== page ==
MICHIGAN CITY — A developer plans to redevelop the downtown Moose Lodge into a public entertainment space now that a new South Shore Line train station will be built across the street.
The building at 1108 Franklin St. served as a Moose Lodge for more than 80 years until the Loyal Order of Moose put it on the market in May of 2020.
“It had been on the market for over a year until an investor purchased the building to be adapted for a public food, beverage, entertainment and event space,” said real estate agent Michael Conner with @properties, which represented the buyer.
The new owner, Todd Davis, bought the property for $650,000, Conner said. Davis has a second home in Michigan City, where he has invested in real estate for 10 years.
Plans call for investing $35,000 to $40,000 in an exterior renovation.
“We are looking to land a distillery or brewery for the whole space,” Conner said. “We have lots of interest in event space using the bowling alley for private parties. The concept is to use the very functional retro feel of the building allowing someone to get in with minimal investment.”
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The nonprofit Moose Order has raised money for various causes in Michigan City since the 1920s. Pat Margraf said the charitable social club had 2,800 members in the 1970s but now has about 780 members, both women and men.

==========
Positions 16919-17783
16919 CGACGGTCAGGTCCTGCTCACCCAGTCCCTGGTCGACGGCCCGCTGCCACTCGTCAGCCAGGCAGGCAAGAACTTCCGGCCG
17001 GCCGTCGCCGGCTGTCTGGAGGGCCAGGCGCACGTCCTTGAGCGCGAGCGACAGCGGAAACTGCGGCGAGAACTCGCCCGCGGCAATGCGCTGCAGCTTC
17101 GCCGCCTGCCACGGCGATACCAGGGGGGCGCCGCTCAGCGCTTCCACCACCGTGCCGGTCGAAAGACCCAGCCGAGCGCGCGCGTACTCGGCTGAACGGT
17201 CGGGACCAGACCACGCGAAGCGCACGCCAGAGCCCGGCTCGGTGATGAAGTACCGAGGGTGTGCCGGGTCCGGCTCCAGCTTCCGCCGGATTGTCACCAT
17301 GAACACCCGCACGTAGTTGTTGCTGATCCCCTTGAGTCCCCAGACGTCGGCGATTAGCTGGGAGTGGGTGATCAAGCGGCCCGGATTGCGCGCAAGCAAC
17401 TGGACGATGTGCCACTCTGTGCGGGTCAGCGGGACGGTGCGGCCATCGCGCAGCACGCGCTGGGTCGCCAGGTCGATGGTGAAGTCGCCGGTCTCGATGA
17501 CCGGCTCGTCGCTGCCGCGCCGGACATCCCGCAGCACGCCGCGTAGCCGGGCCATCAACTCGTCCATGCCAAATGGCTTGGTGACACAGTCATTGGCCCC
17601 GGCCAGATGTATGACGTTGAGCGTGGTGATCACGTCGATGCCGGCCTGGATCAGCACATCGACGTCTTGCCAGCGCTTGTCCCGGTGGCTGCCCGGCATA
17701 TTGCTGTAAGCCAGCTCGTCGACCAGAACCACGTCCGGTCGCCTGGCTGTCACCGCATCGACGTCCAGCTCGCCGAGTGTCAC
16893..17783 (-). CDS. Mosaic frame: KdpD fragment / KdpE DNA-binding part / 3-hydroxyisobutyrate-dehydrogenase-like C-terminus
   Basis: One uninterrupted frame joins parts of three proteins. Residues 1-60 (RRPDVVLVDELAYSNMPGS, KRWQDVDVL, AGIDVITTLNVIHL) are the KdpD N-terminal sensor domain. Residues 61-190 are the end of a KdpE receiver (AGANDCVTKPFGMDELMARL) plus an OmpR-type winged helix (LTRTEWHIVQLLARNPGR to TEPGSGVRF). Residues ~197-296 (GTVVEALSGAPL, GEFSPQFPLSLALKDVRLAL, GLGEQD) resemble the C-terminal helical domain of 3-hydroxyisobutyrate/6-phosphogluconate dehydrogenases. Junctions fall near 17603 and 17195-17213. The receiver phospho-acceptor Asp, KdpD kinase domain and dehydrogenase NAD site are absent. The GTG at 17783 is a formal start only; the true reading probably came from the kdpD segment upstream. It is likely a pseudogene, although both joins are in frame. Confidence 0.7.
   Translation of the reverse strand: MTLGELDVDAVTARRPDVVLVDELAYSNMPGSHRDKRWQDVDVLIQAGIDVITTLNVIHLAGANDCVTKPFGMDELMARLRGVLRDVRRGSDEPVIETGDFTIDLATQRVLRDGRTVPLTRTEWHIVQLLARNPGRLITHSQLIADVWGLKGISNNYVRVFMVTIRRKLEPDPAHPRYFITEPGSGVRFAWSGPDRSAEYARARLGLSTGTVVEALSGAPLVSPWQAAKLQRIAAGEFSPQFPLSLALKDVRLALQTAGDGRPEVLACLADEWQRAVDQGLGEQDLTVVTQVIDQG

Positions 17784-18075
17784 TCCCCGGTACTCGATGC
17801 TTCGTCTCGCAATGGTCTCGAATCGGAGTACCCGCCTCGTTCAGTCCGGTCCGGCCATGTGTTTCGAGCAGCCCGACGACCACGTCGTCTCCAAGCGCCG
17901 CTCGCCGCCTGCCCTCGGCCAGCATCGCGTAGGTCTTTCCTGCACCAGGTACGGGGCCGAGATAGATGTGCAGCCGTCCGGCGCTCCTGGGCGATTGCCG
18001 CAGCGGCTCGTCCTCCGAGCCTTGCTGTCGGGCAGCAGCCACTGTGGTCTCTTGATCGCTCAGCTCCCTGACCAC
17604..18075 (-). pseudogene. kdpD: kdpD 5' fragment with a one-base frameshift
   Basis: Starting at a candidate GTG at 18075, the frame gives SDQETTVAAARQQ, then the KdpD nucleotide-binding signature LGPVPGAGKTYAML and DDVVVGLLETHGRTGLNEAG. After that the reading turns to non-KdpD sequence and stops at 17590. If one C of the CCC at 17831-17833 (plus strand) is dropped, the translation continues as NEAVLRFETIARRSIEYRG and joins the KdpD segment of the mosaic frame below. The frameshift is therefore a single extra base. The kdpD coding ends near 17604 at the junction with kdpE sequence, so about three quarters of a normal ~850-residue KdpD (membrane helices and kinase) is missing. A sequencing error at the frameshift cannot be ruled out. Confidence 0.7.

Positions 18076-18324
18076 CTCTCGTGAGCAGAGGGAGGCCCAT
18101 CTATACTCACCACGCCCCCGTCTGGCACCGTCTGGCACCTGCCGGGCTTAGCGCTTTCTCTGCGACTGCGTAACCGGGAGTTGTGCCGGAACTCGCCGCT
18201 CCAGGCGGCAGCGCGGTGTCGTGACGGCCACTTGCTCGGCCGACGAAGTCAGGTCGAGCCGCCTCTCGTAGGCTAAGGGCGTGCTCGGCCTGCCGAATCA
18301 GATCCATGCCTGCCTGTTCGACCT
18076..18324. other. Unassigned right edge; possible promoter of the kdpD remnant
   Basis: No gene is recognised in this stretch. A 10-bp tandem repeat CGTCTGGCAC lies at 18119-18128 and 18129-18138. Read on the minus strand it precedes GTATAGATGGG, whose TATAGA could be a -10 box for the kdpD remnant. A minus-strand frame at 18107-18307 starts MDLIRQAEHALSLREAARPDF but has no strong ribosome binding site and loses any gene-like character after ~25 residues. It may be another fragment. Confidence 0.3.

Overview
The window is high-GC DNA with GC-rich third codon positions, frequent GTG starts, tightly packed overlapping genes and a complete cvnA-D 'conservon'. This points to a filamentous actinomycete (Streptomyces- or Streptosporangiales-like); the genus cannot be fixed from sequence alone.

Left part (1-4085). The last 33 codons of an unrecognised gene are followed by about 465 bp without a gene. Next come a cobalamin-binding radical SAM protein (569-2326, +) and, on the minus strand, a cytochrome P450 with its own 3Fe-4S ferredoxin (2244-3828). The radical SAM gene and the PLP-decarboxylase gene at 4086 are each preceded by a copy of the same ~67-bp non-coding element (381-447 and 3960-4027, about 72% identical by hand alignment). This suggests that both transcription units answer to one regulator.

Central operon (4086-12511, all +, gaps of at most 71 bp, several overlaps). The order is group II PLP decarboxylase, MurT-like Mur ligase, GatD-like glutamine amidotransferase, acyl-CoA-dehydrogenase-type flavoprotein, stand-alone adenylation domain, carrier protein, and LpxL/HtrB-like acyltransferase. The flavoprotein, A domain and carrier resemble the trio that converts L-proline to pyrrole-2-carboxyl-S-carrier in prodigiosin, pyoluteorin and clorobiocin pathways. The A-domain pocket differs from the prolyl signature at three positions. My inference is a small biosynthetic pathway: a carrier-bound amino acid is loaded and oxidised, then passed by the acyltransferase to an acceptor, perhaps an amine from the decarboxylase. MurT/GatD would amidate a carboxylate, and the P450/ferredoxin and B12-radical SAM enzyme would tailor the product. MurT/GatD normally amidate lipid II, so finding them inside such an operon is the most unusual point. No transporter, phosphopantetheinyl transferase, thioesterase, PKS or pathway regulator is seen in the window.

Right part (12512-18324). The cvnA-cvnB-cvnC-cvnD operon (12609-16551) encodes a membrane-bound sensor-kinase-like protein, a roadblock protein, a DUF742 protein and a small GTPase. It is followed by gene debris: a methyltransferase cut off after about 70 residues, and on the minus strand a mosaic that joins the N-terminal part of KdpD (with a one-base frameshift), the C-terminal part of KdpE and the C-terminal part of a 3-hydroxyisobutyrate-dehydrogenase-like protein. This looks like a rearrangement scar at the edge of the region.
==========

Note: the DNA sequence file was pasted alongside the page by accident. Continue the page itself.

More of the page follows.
It was determined that the 19,000-square-foot building, which was built in 1938 after the original wood-framed building burned down, was too large for the smaller membership. So they decided to sell to capitalize on the stronger demand for Michigan City real estate.
“We decided to purchase the former Traditions Event Center in Trail Creek,” Margraf said. “That was a better fit for us and gave us some great outdoor space to utilize for events. Some of our older members will miss the space because they often harken back to a building buzzing with music and dancing and members that would fill the building. Not to mention a slew of bowling leagues that operated downstairs.”
The new owner plans to find a new use for the building with a new user who can take advantage of the full kitchen, stage, banquet room, two bars and four-lane bowling alley.
“This may be one of the best-kept secrets in all of Michigan City,” Conner said. “I love the retro feel of the space, and that the Moose kept everything as it was 50 years ago. It has that perfect vintage vibe, which seems to be what certain types of venues demand now. The fact that this was a private club is what kept this space as an undiscovered gem.”
The building is posted to benefit from greater traffic and visibility when a new commuter train station is built across the street as part of the South Shore Line double-tracking project.
Plans call for preserving the historic nature of the building and updating the exterior without changing the design.
“The exterior needs to be more inviting, and we are exploring ways to make that happen including painting the exterior,” Conner said. “We would love to pay some sort of homage to the Moose organization so we are looking at ways to do that on the exterior.”
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